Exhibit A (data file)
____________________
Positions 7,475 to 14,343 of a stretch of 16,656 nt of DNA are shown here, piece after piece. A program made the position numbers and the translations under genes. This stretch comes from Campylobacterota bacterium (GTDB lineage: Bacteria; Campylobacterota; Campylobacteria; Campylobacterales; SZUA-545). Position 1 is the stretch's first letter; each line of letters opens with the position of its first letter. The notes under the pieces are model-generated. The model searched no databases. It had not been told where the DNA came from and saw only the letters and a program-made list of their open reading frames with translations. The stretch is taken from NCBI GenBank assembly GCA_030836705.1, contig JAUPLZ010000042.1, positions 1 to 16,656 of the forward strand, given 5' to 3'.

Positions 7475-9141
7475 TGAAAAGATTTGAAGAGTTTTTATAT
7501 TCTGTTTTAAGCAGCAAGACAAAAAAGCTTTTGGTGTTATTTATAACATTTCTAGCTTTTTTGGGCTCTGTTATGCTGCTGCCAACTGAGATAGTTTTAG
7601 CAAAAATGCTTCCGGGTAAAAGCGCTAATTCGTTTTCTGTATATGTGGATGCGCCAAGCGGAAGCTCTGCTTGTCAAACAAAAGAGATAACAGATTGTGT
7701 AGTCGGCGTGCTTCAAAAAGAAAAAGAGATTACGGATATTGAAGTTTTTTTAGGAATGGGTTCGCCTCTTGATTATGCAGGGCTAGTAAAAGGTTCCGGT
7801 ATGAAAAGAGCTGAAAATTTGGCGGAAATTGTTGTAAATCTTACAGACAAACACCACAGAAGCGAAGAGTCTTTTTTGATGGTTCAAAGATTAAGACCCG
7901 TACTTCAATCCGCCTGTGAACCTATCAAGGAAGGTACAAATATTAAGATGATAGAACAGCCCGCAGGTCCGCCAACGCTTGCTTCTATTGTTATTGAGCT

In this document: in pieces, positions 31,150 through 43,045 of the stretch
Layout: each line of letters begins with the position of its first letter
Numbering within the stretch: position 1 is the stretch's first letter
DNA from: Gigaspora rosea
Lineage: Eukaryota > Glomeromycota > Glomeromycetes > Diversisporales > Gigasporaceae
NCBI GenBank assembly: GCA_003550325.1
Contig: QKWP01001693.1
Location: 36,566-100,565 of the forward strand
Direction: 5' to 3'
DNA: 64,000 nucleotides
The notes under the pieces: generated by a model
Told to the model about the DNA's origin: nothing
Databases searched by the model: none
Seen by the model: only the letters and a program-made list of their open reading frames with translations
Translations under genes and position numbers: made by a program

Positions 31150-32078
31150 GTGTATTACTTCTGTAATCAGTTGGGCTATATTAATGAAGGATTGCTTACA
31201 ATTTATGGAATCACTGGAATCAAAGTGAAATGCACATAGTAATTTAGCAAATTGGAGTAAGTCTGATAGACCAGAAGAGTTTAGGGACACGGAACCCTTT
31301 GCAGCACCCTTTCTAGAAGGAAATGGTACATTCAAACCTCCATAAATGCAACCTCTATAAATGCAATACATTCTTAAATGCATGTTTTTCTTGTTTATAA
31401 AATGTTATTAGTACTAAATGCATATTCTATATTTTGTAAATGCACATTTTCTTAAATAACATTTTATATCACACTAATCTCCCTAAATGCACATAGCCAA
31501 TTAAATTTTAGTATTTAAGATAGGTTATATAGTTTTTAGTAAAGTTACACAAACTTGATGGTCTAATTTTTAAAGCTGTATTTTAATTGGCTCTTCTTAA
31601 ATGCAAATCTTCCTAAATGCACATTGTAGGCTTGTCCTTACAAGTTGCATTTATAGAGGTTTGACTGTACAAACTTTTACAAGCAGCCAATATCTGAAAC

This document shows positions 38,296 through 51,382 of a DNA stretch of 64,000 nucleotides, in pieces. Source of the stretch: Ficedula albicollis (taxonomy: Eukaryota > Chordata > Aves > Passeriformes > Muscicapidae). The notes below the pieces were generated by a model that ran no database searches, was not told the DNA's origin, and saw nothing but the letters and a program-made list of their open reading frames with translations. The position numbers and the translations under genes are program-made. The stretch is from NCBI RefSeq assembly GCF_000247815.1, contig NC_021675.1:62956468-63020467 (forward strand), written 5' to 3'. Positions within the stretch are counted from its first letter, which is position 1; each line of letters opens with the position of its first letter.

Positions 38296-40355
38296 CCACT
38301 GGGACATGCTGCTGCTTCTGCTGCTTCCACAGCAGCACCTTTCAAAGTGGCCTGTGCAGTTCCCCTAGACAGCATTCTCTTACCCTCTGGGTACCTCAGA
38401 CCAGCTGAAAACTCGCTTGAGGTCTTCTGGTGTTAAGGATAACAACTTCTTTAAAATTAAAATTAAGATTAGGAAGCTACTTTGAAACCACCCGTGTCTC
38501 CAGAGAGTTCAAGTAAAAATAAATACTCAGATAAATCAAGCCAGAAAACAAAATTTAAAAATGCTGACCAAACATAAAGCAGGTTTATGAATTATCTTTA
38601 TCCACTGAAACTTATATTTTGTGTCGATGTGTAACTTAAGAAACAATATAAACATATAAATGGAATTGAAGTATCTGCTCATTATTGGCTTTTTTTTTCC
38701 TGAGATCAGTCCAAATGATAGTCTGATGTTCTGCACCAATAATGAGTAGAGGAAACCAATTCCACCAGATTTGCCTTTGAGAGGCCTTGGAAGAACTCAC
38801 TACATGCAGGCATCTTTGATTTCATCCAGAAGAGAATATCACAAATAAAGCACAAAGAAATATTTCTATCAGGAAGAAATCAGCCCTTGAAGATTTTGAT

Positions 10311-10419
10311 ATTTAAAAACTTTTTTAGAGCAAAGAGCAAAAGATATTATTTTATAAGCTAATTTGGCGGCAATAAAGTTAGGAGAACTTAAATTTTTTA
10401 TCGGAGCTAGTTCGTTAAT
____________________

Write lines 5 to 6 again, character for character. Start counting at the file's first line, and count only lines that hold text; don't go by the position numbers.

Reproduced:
7601 CAAAAATGCTTCCGGGTAAAAGCGCTAATTCGTTTTCTGTATATGTGGATGCGCCAAGCGGAAGCTCTGCTTGTCAAACAAAAGAGATAACAGATTGTGT
7701 AGTCGGCGTGCTTCAAAAAGAAAAAGAGATTACGGATATTGAAGTTTTTTTAGGAATGGGTTCGCCTCTTGATTATGCAGGGCTAGTAAAAGGTTCCGGT